FAQ
Spinning this off into a new thread.
So make it a controller base class.

People make everything a plugin by default because it seems like a good idea
at the time. This has resulted in massive compatibility issues due to
namespace collisions.

Don't Do It.
I've pondered the "controller vs. plugin" choice myself several times,
and I see I'm not alone. I see the namespace issue with plugins, but
does the potential for conflict make all plugins evil? This is
another area where a clear best practices would be quite helpful.
Matt, could you share your thoughts on when it's appropriate to choose
a plugin over a base controller and vice versa?

I'm guessing plugins become necessary when you need to get your hooks
into a specific piece of Catalyst framework logic in order to achieve
your goal -- like overriding and extending a method. Is a controller
preferable in all other cases?

Anybody else have thoughts on this?

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  • Matt S Trout at Aug 18, 2006 at 1:40 am

    Mark Blythe wrote:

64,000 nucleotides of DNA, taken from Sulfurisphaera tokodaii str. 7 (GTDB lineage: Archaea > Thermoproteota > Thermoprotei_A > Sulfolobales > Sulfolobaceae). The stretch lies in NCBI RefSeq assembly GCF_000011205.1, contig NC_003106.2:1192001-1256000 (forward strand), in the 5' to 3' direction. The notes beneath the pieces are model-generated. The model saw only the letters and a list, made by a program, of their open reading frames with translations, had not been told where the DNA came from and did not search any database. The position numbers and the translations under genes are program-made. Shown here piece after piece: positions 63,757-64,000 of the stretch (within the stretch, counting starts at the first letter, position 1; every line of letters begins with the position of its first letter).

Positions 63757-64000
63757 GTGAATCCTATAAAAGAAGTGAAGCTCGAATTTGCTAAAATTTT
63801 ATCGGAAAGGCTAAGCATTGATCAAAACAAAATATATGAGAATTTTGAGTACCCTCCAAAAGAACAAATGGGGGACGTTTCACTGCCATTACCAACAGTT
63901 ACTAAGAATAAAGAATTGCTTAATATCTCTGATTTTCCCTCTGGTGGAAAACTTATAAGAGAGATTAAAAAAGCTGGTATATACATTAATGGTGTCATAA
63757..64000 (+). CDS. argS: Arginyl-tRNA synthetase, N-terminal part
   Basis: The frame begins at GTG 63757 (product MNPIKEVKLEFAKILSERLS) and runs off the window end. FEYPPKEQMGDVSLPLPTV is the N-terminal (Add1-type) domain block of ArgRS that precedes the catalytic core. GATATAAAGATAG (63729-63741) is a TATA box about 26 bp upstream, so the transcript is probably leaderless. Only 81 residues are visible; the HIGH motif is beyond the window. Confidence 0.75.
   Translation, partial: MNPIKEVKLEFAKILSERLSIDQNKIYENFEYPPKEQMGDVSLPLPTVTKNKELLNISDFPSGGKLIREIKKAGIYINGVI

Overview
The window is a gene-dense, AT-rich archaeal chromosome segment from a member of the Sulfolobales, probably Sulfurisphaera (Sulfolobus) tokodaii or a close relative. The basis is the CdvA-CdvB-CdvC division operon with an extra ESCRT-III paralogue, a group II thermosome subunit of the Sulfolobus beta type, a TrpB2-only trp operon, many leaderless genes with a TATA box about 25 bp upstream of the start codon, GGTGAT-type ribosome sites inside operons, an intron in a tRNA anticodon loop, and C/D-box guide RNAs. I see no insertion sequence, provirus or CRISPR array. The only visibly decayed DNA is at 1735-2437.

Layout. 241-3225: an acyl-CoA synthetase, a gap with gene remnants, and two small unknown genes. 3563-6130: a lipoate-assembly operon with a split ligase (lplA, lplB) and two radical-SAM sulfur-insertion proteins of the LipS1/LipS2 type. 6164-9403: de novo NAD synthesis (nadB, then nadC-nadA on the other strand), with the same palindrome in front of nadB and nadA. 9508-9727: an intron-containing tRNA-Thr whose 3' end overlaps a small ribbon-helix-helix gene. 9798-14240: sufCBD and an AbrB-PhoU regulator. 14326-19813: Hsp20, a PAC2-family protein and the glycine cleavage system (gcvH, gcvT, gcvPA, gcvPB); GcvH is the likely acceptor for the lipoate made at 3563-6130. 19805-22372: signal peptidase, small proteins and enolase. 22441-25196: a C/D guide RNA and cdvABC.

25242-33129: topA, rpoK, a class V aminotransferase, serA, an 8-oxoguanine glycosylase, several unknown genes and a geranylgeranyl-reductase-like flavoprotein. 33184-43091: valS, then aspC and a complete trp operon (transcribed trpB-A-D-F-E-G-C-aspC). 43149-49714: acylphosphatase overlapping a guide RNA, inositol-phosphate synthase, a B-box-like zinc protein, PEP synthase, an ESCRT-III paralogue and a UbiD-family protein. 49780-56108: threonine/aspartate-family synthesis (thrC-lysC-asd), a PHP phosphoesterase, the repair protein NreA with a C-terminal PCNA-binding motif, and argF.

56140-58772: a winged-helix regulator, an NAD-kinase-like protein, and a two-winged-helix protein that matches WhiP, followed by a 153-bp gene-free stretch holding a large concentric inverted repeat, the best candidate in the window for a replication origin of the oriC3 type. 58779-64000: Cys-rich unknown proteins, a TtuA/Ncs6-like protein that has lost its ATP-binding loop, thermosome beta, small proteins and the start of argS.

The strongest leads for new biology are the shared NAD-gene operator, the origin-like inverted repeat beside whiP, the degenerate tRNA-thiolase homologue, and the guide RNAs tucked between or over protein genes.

Spinning this off into a new thread.
    So make it a controller base class.

    People make everything a plugin by default because it seems like a good idea
    at the time. This has resulted in massive compatibility issues due to
    namespace collisions.

    Don't Do It.
    I've pondered the "controller vs. plugin" choice myself several times,
    and I see I'm not alone. I see the namespace issue with plugins, but
    does the potential for conflict make all plugins evil? This is
    another area where a clear best practices would be quite helpful.
    Matt, could you share your thoughts on when it's appropriate to choose
    a plugin over a base controller and vice versa?

    I'm guessing plugins become necessary when you need to get your hooks
    into a specific piece of Catalyst framework logic in order to achieve
    your goal -- like overriding and extending a method. Is a controller
    preferable in all other cases?
    That and the request cycle. Other than that, it probably doesn't need to be a
    plugin. The main reason things have been made plugins is because it's (a)
    convenient, (b) there are existing examples, (c) "everybody else seems to be